The number of patent litigation cases filed in U.S. courts dropped in 2014, the first decrease in five years. That's according to a new report from PricewaterhouseCoopers.
"It's a sea change from the past, especially the last four years," said Chris Barry, a partner with PwC's forensic services practice and the lead author of the report. After patent lawsuits doubled since 2009 to more than 6,000, they dropped by 12 percent in 2014.
The report, which CNBC got an early look at, comes out Wednesday. It credits the Supreme Court's decision in Alice Corp. v. CLS Bank for much of the drop in patent litigation. The case, which was decided in June 2014, raised the bar for software patents, the sort that many nonpracticing entities (aka NPEs, or patent trolls) prey upon.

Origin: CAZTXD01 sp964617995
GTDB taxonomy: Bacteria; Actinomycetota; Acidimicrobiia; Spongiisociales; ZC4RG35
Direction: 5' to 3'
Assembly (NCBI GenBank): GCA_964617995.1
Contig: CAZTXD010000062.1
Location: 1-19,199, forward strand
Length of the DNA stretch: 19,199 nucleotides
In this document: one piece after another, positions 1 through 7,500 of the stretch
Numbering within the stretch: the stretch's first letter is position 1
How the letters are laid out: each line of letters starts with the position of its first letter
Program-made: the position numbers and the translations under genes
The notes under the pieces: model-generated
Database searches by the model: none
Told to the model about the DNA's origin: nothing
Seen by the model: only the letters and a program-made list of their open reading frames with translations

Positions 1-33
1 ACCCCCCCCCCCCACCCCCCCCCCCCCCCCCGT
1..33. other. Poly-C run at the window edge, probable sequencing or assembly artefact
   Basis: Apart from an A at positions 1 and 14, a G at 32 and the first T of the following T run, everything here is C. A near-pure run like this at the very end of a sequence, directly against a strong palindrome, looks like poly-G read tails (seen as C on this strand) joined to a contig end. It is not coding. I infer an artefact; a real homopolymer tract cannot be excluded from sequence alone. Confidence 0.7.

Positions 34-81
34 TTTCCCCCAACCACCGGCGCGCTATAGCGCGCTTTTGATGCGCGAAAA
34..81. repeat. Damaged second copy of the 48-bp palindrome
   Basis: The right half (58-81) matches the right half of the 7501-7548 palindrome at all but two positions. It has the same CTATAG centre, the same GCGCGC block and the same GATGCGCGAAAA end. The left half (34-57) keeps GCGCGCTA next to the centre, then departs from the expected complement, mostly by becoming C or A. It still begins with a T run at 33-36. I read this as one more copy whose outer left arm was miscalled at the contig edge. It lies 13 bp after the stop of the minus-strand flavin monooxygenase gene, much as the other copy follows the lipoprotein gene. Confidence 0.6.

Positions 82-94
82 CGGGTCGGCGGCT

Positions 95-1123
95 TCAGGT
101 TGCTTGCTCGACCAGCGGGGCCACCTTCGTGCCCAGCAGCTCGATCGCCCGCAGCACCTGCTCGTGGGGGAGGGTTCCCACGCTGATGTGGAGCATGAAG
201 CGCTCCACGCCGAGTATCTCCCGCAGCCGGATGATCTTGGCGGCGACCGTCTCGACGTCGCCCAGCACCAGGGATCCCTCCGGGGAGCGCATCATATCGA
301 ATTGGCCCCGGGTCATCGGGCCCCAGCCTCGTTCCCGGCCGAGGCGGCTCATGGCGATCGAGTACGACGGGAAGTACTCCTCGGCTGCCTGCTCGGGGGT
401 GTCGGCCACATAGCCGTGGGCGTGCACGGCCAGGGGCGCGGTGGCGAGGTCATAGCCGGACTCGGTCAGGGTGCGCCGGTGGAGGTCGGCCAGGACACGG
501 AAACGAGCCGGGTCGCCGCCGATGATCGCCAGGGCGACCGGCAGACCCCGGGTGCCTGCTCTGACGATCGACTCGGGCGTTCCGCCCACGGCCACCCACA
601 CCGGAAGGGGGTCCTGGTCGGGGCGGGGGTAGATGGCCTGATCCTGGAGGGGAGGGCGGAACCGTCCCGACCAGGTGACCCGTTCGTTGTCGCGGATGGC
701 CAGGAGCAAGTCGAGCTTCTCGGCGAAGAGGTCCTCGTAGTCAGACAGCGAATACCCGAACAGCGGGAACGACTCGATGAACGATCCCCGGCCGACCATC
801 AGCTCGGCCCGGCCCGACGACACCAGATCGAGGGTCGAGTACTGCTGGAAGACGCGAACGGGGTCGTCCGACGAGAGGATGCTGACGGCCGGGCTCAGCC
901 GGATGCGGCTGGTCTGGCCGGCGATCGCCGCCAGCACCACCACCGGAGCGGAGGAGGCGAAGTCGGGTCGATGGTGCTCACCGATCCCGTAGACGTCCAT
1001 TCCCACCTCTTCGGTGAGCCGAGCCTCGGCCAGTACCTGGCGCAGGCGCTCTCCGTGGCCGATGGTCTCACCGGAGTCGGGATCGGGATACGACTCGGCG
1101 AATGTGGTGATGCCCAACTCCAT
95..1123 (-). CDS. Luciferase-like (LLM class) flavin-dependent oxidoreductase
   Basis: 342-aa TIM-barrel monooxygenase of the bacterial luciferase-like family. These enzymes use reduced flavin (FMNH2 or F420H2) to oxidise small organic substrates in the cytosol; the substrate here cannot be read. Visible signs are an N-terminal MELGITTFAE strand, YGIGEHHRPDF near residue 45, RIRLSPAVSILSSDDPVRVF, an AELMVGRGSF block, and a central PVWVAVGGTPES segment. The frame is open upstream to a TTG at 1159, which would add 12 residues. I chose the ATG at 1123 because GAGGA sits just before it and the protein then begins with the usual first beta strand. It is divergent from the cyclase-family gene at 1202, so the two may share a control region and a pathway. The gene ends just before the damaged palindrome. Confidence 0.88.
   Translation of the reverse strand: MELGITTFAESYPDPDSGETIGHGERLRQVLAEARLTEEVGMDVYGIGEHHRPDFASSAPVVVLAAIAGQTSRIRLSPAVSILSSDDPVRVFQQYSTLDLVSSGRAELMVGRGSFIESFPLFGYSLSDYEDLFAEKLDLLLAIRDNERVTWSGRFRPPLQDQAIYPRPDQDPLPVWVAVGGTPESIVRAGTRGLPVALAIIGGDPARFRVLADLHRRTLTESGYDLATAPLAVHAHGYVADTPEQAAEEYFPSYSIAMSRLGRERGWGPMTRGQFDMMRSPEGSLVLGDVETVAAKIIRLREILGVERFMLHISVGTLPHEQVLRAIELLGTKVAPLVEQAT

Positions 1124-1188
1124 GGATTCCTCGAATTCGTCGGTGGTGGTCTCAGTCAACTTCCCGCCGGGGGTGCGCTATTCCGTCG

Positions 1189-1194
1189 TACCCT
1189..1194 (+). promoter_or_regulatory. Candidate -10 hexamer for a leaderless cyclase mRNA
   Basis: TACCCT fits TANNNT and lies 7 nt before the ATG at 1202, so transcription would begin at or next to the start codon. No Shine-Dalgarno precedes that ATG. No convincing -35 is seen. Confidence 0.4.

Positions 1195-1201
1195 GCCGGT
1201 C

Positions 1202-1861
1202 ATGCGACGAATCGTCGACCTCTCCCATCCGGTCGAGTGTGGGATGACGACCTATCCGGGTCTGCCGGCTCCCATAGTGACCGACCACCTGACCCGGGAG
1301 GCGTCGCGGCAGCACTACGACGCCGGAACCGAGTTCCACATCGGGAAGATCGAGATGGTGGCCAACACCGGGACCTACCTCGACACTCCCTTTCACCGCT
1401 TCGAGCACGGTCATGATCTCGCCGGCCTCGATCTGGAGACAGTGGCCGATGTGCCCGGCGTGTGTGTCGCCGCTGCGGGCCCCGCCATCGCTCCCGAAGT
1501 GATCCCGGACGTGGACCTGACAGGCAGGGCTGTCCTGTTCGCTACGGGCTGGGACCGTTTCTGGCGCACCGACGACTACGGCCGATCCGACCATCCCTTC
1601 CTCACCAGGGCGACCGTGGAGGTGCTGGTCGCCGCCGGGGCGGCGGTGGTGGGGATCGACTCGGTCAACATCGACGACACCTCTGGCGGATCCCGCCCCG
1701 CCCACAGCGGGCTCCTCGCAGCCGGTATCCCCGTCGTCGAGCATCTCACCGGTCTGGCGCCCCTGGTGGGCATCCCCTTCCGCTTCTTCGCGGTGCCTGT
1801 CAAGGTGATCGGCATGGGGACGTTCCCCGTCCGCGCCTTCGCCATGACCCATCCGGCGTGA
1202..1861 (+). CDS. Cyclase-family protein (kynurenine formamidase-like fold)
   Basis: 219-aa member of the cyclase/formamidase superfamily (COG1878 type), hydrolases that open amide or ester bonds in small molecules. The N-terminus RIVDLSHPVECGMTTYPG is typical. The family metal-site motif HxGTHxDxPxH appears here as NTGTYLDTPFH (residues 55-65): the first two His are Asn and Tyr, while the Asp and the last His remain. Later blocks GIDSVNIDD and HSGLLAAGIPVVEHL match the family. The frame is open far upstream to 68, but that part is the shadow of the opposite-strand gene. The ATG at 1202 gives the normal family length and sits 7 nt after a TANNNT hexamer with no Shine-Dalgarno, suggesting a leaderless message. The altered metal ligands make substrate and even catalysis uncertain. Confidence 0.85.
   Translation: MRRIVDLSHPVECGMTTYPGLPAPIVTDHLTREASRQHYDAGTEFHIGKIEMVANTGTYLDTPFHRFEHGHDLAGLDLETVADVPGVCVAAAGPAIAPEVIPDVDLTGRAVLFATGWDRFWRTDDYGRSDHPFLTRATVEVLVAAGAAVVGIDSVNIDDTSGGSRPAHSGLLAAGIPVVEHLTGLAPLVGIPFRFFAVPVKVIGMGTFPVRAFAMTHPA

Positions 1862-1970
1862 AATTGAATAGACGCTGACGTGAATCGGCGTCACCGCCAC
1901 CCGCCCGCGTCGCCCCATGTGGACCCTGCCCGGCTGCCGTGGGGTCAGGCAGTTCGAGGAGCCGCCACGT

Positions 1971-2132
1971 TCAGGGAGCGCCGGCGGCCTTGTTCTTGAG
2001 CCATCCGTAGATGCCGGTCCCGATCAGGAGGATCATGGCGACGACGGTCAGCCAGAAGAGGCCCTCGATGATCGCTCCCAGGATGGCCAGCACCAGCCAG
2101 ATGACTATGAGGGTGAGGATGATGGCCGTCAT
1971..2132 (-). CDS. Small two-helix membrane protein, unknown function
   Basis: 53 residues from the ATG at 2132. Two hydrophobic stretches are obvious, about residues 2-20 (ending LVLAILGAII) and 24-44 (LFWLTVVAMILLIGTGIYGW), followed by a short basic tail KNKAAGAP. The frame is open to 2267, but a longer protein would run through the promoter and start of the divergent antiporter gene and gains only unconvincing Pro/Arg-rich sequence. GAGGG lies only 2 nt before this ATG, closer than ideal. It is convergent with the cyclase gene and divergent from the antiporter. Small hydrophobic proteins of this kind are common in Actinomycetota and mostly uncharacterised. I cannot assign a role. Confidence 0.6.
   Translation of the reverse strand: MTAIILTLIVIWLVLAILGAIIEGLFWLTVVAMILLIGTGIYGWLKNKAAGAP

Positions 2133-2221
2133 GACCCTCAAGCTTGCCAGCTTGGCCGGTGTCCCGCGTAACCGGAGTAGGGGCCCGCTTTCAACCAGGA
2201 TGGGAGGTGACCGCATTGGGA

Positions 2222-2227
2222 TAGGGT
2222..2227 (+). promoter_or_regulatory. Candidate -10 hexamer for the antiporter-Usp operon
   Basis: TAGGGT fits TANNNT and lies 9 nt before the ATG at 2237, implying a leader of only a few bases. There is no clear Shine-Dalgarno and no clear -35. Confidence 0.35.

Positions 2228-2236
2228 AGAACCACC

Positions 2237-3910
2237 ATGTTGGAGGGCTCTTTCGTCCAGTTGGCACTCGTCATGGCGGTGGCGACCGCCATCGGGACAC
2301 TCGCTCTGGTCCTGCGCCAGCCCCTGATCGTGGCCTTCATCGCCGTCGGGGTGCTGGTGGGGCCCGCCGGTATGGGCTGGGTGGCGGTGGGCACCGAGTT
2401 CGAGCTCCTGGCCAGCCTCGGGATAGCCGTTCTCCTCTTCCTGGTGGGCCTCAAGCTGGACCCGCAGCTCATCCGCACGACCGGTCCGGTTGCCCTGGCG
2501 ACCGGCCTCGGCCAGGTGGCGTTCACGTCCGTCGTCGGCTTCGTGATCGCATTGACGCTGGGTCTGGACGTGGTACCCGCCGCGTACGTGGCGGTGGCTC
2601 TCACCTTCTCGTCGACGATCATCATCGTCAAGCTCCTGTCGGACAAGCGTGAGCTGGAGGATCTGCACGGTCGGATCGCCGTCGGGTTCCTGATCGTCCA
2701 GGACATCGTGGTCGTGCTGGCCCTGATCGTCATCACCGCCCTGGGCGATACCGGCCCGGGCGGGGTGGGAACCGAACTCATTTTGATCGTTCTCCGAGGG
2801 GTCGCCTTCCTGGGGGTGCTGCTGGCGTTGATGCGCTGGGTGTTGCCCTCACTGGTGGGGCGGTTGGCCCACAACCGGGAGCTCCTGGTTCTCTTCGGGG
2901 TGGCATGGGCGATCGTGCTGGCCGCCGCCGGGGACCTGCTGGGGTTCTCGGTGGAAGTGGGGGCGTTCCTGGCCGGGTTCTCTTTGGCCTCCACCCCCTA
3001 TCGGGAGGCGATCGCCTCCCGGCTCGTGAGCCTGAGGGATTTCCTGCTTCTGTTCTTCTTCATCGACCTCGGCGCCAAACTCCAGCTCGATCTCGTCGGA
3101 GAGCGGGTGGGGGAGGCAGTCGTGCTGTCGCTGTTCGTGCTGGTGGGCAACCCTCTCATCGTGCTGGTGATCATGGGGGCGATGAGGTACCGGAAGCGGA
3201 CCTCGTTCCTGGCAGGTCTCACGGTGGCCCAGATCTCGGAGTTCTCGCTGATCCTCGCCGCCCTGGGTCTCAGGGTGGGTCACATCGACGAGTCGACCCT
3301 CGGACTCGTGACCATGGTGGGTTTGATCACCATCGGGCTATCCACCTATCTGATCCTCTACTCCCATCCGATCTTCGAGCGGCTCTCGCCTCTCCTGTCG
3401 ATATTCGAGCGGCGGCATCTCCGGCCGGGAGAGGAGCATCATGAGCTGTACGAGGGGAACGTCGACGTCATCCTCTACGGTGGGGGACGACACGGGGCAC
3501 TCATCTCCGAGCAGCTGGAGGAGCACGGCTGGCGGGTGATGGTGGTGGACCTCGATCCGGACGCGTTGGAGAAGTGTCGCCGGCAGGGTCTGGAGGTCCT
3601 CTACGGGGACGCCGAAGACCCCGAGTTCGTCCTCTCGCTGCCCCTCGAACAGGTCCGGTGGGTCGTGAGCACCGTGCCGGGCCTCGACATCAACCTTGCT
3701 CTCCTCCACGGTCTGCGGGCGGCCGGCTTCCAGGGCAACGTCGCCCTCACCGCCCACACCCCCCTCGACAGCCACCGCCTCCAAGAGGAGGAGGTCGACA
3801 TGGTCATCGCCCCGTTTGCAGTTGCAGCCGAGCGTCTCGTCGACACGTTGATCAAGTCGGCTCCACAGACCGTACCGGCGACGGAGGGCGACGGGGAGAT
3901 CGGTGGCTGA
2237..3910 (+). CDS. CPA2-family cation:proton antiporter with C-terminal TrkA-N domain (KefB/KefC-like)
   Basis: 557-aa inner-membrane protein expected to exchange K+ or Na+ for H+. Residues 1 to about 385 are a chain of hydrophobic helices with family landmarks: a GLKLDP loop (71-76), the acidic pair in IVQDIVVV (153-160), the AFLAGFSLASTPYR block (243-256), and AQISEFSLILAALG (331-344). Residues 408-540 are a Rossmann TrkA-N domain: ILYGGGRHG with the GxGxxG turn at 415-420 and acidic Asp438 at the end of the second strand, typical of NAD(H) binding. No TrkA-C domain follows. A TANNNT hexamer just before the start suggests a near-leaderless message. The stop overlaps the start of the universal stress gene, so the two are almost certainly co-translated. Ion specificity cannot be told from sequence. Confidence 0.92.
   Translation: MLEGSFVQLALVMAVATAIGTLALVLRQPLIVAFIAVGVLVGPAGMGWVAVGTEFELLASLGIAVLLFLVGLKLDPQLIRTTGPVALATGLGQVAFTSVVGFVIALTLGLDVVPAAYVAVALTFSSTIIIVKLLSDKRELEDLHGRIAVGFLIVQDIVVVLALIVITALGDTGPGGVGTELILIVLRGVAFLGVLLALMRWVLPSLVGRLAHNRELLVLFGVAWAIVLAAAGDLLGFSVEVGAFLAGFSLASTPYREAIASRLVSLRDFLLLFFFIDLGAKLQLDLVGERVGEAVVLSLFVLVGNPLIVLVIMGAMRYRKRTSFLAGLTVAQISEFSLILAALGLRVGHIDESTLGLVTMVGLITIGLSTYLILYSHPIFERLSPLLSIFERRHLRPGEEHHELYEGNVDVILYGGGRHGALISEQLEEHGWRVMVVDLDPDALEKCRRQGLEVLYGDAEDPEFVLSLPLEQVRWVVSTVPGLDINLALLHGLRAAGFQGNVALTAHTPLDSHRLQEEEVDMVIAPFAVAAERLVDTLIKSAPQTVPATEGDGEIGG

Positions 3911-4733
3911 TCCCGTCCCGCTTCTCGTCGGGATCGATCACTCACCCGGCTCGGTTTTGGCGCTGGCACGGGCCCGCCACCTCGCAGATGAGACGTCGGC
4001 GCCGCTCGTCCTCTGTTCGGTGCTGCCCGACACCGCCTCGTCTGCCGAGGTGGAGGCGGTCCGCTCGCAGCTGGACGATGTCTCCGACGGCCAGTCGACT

"We'll probably see this trend continue, and more dramatically," Barry said. That's because the case was concluded halfway through 2014, meaning a full year's worth of effects in 2015 should really show a big decline.
The increase in litigation action coincided with—though outpaced—a dramatic rise in the number of patents granted by the U.S. Patent and Trademark Office. Critics contend that regulators have become lax, approving too many patents with questionable specs.